The 2018 Corporate Human Rights Benchmark assesses 101 of the largest publicly traded companies in the world on a set of human rights indicators. The companies from 3 industries – Agricultural Products, Apparel, and Extractives – were chosen for the first Benchmark on the basis of their size (market capitalisation) and revenues and assessed across 6 Measurement Themes which have different weightings. Even though average scores are low across the board, overall companies tend to perform more strongly on policy commitments and management systems than on remedy or dealing with key risks in practice.

Average scores per region (source: CHRB 2018)

 

 

 

Some key takeaways from the results

  • Of the 101 companies surveyed, 40% failed to show any evidence of identifying or mitigating human rights issues in their supply chains, as required by the UN Guiding Principles on Business and Human Rights.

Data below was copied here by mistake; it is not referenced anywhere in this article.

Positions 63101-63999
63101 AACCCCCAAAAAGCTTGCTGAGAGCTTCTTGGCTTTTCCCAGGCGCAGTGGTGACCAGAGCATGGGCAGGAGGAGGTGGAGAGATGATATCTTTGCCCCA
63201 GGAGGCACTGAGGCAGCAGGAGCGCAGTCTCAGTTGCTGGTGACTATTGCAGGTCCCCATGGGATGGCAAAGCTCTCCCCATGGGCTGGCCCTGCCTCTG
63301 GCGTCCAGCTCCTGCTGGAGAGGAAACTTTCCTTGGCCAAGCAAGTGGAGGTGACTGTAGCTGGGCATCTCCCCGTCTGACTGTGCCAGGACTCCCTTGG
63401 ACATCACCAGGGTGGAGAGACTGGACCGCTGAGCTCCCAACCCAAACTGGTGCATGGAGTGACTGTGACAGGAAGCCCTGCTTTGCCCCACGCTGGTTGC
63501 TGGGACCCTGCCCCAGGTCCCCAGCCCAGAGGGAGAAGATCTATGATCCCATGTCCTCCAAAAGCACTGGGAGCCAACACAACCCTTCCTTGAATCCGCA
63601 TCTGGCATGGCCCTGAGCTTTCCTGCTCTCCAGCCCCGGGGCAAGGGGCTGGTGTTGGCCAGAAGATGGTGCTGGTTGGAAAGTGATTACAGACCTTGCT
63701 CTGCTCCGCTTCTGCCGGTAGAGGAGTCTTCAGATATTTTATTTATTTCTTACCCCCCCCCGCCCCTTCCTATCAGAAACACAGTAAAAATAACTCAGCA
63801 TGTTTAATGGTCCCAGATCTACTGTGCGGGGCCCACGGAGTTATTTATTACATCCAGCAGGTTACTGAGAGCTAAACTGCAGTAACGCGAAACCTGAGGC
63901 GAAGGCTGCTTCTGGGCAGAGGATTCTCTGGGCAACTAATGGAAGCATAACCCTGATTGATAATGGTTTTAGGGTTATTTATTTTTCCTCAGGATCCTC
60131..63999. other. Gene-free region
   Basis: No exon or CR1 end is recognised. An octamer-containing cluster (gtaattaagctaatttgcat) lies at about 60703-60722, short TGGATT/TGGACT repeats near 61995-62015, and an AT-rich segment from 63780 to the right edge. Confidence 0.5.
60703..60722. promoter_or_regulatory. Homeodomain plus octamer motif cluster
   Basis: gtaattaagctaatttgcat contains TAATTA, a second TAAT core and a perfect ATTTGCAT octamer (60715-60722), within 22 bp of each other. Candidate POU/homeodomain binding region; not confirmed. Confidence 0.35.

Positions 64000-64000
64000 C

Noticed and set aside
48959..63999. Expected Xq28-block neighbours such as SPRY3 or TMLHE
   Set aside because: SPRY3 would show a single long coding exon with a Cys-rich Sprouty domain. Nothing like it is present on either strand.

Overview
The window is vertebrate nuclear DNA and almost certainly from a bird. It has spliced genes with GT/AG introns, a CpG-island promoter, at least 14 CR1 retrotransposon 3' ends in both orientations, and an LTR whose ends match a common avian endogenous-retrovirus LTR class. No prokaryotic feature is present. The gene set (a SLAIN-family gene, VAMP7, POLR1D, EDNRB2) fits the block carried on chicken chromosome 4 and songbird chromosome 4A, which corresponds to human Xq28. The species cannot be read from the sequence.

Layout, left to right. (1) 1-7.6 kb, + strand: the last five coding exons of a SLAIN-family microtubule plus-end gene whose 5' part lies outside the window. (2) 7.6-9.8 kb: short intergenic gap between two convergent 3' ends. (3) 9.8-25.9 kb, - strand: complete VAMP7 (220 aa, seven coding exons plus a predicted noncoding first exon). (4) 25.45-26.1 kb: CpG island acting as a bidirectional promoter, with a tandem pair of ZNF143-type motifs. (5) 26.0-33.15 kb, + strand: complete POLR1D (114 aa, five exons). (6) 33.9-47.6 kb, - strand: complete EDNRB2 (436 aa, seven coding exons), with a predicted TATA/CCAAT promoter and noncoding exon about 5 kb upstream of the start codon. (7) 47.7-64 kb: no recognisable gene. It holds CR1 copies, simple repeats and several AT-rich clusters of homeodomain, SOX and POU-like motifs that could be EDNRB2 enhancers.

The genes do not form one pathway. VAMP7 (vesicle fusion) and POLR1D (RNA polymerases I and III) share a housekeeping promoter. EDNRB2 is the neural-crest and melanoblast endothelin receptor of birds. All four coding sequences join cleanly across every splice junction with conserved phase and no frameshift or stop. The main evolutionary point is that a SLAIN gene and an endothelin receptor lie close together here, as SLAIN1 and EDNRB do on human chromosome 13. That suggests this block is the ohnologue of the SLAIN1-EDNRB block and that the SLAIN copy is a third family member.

• The average score across all companies has increased since the pilot in 2017, but remains unacceptably low at 27%.
  • The research shows that, overall, businesses need to get better at ‘walking the talk’ by matching their paper commitments with clear, consistent action when human rights abuses or risks are identified.
  • Prada, Hermes, Monster, Starbucks and Kraft Heinz among companies scoring poorly.
  • Leading companies include Adidas, Rio Tinto, Marks and Spencer and Unilever.
  • Majority of clothing and agricultural companies failing to do enough to prevent child labour.
  • Virtually no companies demonstrate strong commitments to ensuring living wages are paid to workers in their own operations and supply chains.
  • Less than 10 per cent of companies commit to respecting human rights defenders (HRDs), including those HRDs exercising their rights to freedom of expression, association, public assembly and protest.
  • There is a clear gap between companies acknowledging allegations and actually engaging with those affected.
Corporate Human Rights Benchmark - 2018 Key Findings DOWNLOAD

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